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Annulment tribunal

I. Definition


An annulment tribunal is in charge of reviewing an international investment arbitration award. The annulment tribunal will differ depending on whether the arbitration was brought under the regime of the Convention on the Settlement of Investment Disputes between States and Nationals of Other States (“ICSID Convention”) or not.


With a view to preserving the finality of the ICSID Convention, the drafters included exclusive remedy mechanisms1 available to the parties, who are prevented from challenging the award through any other domestic mechanism. Annulment, which consists of a self-contained, delocalized annulment review of the award by an Ad-hoc Committee, is the most significant mechanism.2 See further Grounds of annulment in ICSID awards, Ad hoc committee.


When investment arbitration is brought under arbitration rules other than the ICSID Convention, annulment is subject to a domestic court regime, similar to the ones applicable to a commercial arbitration award.3

II. The extent of the review


None of the arbitration regimes include an appellate review mechanism.4

A. ICSID annulment


Review by an ICSID ad-hoc committee is not, unlike in domestic litigation, an actual appeal of the tribunal’s decision.5 On the contrary, annulment under the ICSID Convention is simply designed to protect the parties against “procedural errors in the decisions process”.6 It is limited to specific exhaustively listed grounds which include (a) the improper constitution of the tribunal, (b) a manifest excess of powers by the tribunal, (c) the corruption on part of one of the members of the tribunal, (d) a serious departure from a fundamental rule of procedure or (e) the failure by the tribunal to state the reasons on which the award is based.7


Some ad-hoc committees have deviated from the limited scope of review, and addressed issues of error in law or fact.8 Fearing that this could undermine the finality of the ICSID regime, a vast majority have adopted a stricter approach.9 Accordingly, annulment committees only review factual findings and weighing of evidence if the errors of fact or of law committed by the tribunal are so egregious as to be tantamount to the breach of the grounds listed in Article 52(1) of the Convention.10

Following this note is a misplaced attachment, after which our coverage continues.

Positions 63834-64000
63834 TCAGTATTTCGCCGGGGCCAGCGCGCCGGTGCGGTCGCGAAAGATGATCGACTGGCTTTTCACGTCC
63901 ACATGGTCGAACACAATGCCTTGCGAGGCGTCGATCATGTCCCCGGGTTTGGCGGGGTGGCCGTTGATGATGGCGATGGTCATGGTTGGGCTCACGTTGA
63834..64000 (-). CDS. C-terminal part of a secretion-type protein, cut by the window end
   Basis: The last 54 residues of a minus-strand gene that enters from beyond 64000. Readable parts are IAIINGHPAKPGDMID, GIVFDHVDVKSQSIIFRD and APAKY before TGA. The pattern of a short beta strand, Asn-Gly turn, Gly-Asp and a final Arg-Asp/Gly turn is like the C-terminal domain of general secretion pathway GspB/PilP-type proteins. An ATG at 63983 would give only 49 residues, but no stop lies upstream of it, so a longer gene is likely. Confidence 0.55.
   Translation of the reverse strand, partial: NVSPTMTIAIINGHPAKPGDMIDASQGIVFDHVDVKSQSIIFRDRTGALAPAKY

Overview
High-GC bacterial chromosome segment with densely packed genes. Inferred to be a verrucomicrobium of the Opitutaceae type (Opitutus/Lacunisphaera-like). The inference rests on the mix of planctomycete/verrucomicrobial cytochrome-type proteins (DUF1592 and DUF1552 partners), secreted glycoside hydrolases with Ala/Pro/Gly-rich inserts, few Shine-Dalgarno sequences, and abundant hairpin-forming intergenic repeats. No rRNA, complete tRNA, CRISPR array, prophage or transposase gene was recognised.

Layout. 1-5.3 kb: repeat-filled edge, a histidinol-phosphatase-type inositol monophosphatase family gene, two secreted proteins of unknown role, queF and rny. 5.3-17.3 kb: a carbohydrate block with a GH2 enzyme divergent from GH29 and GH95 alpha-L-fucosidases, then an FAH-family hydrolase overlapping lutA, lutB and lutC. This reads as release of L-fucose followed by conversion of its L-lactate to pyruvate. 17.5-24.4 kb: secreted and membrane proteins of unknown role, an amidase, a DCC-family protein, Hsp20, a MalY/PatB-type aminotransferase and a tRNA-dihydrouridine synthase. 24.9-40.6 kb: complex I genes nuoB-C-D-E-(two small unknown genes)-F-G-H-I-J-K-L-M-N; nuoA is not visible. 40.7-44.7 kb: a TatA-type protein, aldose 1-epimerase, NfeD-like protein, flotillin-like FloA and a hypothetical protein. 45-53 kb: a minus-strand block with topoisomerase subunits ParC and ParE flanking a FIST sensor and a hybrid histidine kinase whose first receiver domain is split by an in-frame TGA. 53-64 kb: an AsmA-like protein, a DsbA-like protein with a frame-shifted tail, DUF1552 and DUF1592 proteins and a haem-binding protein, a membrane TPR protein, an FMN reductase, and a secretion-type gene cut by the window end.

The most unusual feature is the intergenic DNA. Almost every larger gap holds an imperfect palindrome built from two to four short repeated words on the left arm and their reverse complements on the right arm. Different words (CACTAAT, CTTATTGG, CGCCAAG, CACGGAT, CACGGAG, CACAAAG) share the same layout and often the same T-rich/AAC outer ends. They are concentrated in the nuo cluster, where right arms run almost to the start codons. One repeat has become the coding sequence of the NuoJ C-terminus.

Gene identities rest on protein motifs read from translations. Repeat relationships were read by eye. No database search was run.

B. Non-ICSID annulment


Domestic review mechanisms vary according to the seat of the arbitration, which should be carefully reviewed by the investor before initiating an arbitration against a State under a procedure other than ICSID.11 It also depends on whether the State ratified the New-York Convention on the Recognition and Enforcement of Foreign Arbitral Awards, as State parties may refuse enforcement if the award has been set aside.12 Such a review usually aims at ensuring that the tribunal did not exceed its powers and respected due process.


The common shared practice of domestic courts could be defined as less inclined towards finality as, for instance, a majority of courts review de novo the arbitral tribunal’s jurisdiction.13 Some others would not only ensure that the tribunal applied the correct applicable law, but also review whether it applied it properly.14 Contrary to ICSID Arbitration, domestic courts usually review awards on the basis of public policy.15

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